Many schools still don’t seem able to work out how to achieve the best results from the changing world of advertising for teaching posts. The concept of ‘free’ adverts for schools is now firmly established as a key part of the marketplace, with the DfE’s site following along in the footsteps of TeachVac www.teachvac.co.uk that created the first free site for schools and teachers more than four years ago. Additionally, most schools now also place their vacancies on a specific part of their school website.
However, schools don’t seem to have reviewed their policy towards how they make the most use of the changing landscape for recruitment. Take science vacancies as an example: when you are paying to advertise a vacancy it makes sense to create an advert that will maximise the chance of making an appointment, especially if you are paying for each advert individually. Hence, a school is most likely to advertise for a teacher of science, with some specific indication in the text of any desired skills or subject knowledge, such as physics or chemistry beyond ‘A’ level.
Reviewing vacancies placed by London schools so far in 2019, TeachVac www.teachvac.co.uk has recorded more than 700 ‘advertised vacancies across the sciences by secondary schools in the capital. Of these, 73 are adverts for teachers of chemistry; 98 for teachers of physics and just 60 for teachers of biology, but 487 for science teachers. So, almost overwhelmingly, schools are still advertising for science teachers and nothing else. Many of those with adverts for chemistry and physics teachers are independent schools or schools that have a specific interest in teaching the sciences.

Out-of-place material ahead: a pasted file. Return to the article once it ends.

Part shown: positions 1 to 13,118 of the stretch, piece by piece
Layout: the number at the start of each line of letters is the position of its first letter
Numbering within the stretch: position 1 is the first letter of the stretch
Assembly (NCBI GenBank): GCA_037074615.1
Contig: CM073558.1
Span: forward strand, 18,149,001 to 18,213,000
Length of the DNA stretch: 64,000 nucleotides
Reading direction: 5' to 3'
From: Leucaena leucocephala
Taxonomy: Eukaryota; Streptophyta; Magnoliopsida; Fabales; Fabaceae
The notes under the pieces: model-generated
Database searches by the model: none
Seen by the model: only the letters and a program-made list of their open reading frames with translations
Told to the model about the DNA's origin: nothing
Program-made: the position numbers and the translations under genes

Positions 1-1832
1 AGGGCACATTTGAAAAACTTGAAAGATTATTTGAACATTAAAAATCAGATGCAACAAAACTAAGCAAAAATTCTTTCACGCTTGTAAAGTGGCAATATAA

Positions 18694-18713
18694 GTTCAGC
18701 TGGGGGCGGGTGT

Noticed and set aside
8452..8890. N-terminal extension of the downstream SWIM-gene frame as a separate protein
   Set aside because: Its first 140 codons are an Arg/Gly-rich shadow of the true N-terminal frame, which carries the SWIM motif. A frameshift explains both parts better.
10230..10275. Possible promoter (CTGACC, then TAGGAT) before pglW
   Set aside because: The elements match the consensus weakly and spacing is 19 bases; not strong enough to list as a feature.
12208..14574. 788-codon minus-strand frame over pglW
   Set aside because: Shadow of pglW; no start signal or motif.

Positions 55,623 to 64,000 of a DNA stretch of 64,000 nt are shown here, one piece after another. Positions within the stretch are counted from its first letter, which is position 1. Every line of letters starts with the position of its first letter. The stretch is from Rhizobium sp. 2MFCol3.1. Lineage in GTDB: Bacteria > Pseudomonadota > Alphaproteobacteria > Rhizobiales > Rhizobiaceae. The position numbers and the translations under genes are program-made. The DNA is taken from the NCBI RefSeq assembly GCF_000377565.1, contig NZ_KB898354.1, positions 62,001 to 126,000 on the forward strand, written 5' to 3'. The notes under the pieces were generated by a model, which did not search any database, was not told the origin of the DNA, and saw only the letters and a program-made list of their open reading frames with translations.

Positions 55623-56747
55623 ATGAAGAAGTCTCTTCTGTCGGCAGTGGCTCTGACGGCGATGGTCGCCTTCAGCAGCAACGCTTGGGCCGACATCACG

So here are a few suggestions for schools as the 2019 recruitment round reaches its peak. If it costs you nothing, try placing both an advert for a teacher of a specific science, say physics, as well as an advert for a science teacher, if you really want a teacher of physics. Sure, it makes some people’s task of analysis more challenging, but that’s not your problem. With lots of possible teachers of biology, if that’s what you want, say so.
Putting two different adverts on your web site costs a school nothing. The same with either registering and entering two different science jobs in TeachVac or letting TeachVac deal with them. For maximum effect, it is probably worth placing the vacancies a day apart. In most cases, where a school has a subscription to a paid service that doesn’t limit the number of adverts placed in a given period, the school could use the same tactics.
Indeed, between January and the end of April, it is worth considering precautionary advertising based upon the experience of previous years in order to build up a register of interested teachers. But, do remember that most teachers are mainly interested in finding a job, not specifically a job in your school, and if one comes up elsewhere, then they could no longer be interested in your vacancies.
Schools should also note that some candidates searching for vacancies may register only for physics, biology or chemistry vacancies and not for science vacancies as a generic term. Some sites create more restrictive matches than others. In those cases, some possible applicants might not see your vacancy.
A word of warning to MATs that use central recruitment sites, are you ensuring this works to the advantage of your schools?
Finally, a plea, do please check your vacancy adverts for simple errors, such as out of time closing dates and text that differs between headlines and copy text. You will be surprised how often TeachVac staff either cannot match a vacancy or have to contact a school for clarification, something they can only do if time allows them to do so before the end of the daily routine and the matching of jobs to teachers.